Helps you work, rest and play?
Classic Elsternwick - Saturday 10 October 2015, 12:50pm
Running time: 141m
Country: United States
Classification: M (Survival themes and coarse language)
Release date: 01/10/15
Cost: $10 (Optus Rewards)
Rating: 5.54/10 (ME 2.5/5, DP 3/5)
Mark Watney (Matt Damon) is part of a mission exploring Mars when a storm hits. Mark becomes separated from the others and they come to the realisation that he must've died. They leave the planet's surface to return to Earth unaware that Mark has survived, but he has to use all of his botanical know-how to stay alive long enough to be rescued.
The Martian is the latest science fiction blockbuster from Ridley Scott, the director responsible for science fiction classics such as Alien and Blade Runner. Sadly The Martian doesn’t live up to his usual standard and, while enjoyable enough, falls short of cinematic brilliance. There is a large cast of performers in supporting roles (Jessica Chastain, Jeff Daniels, Chiwetal Ejifor among many others), but the focus is on Matt Damon and his character’s struggle for survival so far from home. Sadly, his sense of isolation and any grief he might experience is overlooked as ‘Mark’ throws himself straight into the business of keeping himself alive. Even though he’s on another planet and potentially 4 years away from rescue, it was hard to believe for a moment that he wasn’t going to survive. Apart from a few pieces of dialogue there’s never really a feeling that his situation is hopeless.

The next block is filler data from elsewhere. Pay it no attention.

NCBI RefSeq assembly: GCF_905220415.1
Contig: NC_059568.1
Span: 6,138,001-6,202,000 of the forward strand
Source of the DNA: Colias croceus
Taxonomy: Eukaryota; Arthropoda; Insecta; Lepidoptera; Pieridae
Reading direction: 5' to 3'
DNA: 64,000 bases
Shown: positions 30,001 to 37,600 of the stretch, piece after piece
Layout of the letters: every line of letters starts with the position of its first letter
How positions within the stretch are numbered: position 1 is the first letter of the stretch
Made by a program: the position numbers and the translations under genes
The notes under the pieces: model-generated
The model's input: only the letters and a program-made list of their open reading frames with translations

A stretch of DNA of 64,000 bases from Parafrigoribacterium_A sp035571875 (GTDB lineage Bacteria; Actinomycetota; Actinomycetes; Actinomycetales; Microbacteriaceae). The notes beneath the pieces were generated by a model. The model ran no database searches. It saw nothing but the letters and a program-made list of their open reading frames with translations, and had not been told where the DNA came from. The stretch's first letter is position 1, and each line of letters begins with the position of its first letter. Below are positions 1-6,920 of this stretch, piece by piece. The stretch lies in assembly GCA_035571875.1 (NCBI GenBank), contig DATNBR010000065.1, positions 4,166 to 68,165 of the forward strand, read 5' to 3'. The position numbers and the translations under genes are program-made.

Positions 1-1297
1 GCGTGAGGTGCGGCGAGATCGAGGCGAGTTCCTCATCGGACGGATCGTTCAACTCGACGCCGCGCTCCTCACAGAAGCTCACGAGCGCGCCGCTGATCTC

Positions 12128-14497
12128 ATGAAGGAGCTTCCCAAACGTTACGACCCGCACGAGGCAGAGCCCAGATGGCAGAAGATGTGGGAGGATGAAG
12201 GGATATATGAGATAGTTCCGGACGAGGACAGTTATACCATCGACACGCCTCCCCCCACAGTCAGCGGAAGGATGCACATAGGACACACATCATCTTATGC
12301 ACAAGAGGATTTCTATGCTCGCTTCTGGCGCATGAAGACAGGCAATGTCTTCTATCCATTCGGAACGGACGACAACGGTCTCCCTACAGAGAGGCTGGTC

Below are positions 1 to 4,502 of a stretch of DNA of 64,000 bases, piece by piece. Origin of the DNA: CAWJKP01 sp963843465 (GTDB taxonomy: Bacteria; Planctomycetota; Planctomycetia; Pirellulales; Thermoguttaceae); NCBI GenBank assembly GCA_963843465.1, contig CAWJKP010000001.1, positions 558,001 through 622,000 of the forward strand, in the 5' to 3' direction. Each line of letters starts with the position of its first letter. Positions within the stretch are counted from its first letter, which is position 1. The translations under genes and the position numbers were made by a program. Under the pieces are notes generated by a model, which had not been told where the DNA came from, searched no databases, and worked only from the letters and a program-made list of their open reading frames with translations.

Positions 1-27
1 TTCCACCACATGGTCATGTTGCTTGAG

At times The Martian feels like MacGyver meets Lost in Space as the ingenious ‘sciences the sh*t’ out of his situation with the help of a crucifix, some gaffer tape, poo and a potato. Yep, really. He’s super clever (and a bit cocky too) but don’t get too bogged down in the science of the film. It all works (apparently) but unfortunately it doesn’t save this film from being too long, too slow and lacking any real emotion. The use of music is either annoying (Donna Summer’s Hot Stuff? Really?) but it it the sweeping orchestral soundscape that is particularly intrusive when natural sounds or silence would’ve been much more suitable. The performances are ok but nothing spectacular. Ultimately his wait for rescue was similar to our wait for the film to end. We knew it would come sooner or later but it was delayed far longer than it should’ve been. It will appeal to sci-fi buffs, but if you’re after something that has a more convincing feel of loss and isolation you might try Castaway or (the 2014 Robert Redford stinker) All is Lost. Good, but not good enough. (ME)
88th Academy Awards
2016 BAFTA Awards
5th AACTA International Awards
73rd Golden Globe Awards